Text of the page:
“Internationalising grids is a prudent option to avoid localised problems,” says Gray. “Creating energy infrastructures that go across borders, such as has been done and is being done in Europe, makes the whole system more secure. Nevertheless saving energy to start with is, of course, a good idea.”
Some of the IEA’s suggestions for saving energy seem sensible, some far-fetched. The organisation places great importance on the use of media to inform and educate consumers — even down to “celebrities” making energy saving “cool”. But it also advocates watching TV in the dark, slowing the speed of escalators in commercial buildings and turning off “second (or third)” refrigerators.
One aspect of the report that appears a little confusing is when it says “actions by terrorists or criminals could also create shortfalls in electricity supplies.” Outside of Iraq’s difficulties, with attacks on oil and electricity installations, there is little evidence to say terrorism or criminal gangs could be a deciding factor in electricity power cuts.
“Power plants, transformer stations, and transmission lines are attractive and vulnerable targets for terrorists,” alleges the report. “Oil and gas pipelines, oil storage tanks, and other major facilities upstream of the electricity grid are also prime targets. These actions could disrupt the supply chain for a few minutes or even many months because these facilities are unique and not easily replaced.”
The report says that attacks have “been thwarted” around the world, but cites no examples or evidence.
“Problems really come from the type of investment the market is making,” says Gray. “For a long time the electricity industry has been living off the fat of previous years. Because markets have been liberalised there is less incentive for new power generation systems. In the UK for example this is the first time since the end of the Second World War when no new conventional power plants are being built. That creates a strain on demand.”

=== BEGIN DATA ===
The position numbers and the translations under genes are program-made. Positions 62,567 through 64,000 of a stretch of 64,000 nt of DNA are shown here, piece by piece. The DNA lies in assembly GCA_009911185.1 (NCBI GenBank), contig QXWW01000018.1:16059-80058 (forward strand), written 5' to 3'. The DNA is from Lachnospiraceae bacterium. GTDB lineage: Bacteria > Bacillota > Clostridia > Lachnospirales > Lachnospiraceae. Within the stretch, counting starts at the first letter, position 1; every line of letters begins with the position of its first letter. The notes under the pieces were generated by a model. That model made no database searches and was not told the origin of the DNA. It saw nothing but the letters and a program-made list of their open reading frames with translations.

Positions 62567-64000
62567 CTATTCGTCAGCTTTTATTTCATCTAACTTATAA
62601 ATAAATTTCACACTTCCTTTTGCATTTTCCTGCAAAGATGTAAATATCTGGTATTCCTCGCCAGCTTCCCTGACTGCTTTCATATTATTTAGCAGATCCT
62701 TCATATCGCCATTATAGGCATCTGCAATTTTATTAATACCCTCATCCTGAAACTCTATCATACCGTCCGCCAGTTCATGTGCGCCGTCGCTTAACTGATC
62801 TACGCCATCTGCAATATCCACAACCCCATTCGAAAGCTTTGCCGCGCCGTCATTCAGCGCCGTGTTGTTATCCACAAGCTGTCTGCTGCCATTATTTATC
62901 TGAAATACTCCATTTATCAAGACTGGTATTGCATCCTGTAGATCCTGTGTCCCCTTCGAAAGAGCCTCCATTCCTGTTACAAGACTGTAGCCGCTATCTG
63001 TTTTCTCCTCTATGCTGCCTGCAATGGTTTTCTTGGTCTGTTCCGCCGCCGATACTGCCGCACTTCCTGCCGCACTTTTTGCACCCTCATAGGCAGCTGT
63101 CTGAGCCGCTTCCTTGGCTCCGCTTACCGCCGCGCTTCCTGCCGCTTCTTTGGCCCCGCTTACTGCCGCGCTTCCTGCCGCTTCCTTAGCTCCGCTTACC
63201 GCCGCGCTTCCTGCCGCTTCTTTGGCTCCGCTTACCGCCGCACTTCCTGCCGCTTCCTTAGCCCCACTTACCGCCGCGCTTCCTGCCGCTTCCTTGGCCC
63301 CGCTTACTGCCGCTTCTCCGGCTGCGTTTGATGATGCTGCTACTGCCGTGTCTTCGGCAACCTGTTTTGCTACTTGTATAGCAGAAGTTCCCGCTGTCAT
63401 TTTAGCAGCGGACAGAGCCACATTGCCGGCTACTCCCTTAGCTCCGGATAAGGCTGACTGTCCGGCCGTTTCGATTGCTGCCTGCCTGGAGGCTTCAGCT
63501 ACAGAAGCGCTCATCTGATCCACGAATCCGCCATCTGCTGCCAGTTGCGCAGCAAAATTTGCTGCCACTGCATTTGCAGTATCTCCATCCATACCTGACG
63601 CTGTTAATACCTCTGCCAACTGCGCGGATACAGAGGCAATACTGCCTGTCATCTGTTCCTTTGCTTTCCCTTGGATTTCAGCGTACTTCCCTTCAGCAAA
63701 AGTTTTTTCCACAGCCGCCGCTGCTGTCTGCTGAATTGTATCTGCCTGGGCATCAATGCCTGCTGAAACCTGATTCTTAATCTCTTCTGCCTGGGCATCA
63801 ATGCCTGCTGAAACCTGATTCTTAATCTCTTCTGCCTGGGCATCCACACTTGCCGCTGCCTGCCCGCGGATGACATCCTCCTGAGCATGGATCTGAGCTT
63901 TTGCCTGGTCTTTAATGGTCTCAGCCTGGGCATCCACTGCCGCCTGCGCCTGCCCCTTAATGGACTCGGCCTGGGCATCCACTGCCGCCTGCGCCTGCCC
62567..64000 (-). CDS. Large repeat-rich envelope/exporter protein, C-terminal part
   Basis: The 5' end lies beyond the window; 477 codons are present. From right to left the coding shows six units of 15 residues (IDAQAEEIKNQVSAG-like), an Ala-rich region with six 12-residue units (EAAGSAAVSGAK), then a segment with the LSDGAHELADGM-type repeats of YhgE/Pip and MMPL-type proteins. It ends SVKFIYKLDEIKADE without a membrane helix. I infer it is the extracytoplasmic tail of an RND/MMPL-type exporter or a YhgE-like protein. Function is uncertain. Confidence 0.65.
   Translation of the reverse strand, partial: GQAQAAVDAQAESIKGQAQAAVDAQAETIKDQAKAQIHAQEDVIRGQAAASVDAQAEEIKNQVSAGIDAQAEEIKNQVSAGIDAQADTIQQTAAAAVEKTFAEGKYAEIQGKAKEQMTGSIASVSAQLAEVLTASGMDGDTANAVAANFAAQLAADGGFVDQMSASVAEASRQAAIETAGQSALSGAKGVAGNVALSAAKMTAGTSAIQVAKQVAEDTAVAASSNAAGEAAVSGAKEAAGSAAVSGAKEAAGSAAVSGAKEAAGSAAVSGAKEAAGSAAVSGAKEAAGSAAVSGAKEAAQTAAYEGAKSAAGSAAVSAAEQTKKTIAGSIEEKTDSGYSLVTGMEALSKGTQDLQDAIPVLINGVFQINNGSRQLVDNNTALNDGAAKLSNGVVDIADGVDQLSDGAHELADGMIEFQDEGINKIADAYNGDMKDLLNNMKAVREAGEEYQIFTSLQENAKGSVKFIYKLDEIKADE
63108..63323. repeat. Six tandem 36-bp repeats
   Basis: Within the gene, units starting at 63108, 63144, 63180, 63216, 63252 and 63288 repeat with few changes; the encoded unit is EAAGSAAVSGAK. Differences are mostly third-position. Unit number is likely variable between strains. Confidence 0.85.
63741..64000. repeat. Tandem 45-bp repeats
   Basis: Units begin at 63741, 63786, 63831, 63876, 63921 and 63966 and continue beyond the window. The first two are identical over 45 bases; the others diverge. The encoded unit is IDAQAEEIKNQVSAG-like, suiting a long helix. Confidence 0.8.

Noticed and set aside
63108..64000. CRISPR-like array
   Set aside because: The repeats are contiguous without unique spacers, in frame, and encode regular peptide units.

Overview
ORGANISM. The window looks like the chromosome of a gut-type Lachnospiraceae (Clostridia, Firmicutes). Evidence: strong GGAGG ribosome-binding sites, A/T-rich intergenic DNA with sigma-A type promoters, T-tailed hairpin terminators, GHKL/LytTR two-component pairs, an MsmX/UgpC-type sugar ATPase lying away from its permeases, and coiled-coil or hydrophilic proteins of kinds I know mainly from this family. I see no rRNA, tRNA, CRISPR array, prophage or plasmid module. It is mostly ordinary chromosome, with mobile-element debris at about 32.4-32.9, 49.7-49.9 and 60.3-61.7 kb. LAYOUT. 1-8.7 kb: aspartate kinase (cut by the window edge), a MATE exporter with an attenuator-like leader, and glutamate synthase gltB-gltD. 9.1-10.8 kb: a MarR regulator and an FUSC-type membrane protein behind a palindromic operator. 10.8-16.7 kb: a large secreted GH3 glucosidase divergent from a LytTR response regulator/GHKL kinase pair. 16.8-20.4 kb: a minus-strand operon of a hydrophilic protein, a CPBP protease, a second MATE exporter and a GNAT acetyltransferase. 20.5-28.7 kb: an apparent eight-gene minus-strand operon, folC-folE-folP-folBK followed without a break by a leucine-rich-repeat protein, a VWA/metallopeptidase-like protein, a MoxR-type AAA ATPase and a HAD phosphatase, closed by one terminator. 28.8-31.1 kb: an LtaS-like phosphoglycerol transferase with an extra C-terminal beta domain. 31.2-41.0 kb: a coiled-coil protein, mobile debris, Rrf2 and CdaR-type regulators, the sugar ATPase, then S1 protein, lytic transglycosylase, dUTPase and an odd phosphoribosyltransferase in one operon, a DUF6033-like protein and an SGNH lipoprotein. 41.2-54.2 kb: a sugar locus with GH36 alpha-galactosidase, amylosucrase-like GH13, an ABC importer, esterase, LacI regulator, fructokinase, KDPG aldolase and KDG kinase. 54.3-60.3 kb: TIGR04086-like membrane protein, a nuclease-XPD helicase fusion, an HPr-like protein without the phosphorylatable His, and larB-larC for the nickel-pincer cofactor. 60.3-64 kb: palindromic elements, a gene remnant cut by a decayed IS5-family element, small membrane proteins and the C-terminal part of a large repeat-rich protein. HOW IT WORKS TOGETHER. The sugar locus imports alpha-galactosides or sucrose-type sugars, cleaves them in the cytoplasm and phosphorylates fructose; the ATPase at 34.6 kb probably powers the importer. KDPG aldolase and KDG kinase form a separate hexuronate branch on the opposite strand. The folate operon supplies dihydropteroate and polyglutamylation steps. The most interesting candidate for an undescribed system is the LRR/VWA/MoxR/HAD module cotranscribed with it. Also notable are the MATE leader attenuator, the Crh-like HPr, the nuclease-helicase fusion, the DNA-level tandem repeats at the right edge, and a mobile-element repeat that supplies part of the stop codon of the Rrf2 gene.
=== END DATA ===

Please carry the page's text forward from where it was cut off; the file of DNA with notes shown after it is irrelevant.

In conclusion, the organisation is keen to point out that electricity shortages are, unsurprisingly, something to avoid. Without forward planning in the sphere of electricity grids the outcome can be a potential disaster.
“Saving electricity in a hurry is not an elegant, localised, operation like building a new power plant; it is a messy, chaotic, activity with groups scrambling all over and sometimes bumping into each other,” the report cautions.
“It … can be expensive in unfamiliar directions, such as for advertising, rebates, and other subsidies. But this may be the only alternative to much more severe economic dislocation and disruption.”
Gray agrees, but points to one hidden factor that many outside of the electricity industry do not realise. “There is a kind of unspoken rule within the industry. That is that systems are built to occasionally fail. The general rule of thumb is that they will go down once a decade, if they don’t ever fail it is generally thought that you are producing too much electricity which is wasteful. The trouble in this case is that people do not want to be told this. And as you can imagine, governments are not very keen to tell their consumers that, not very keen at all.”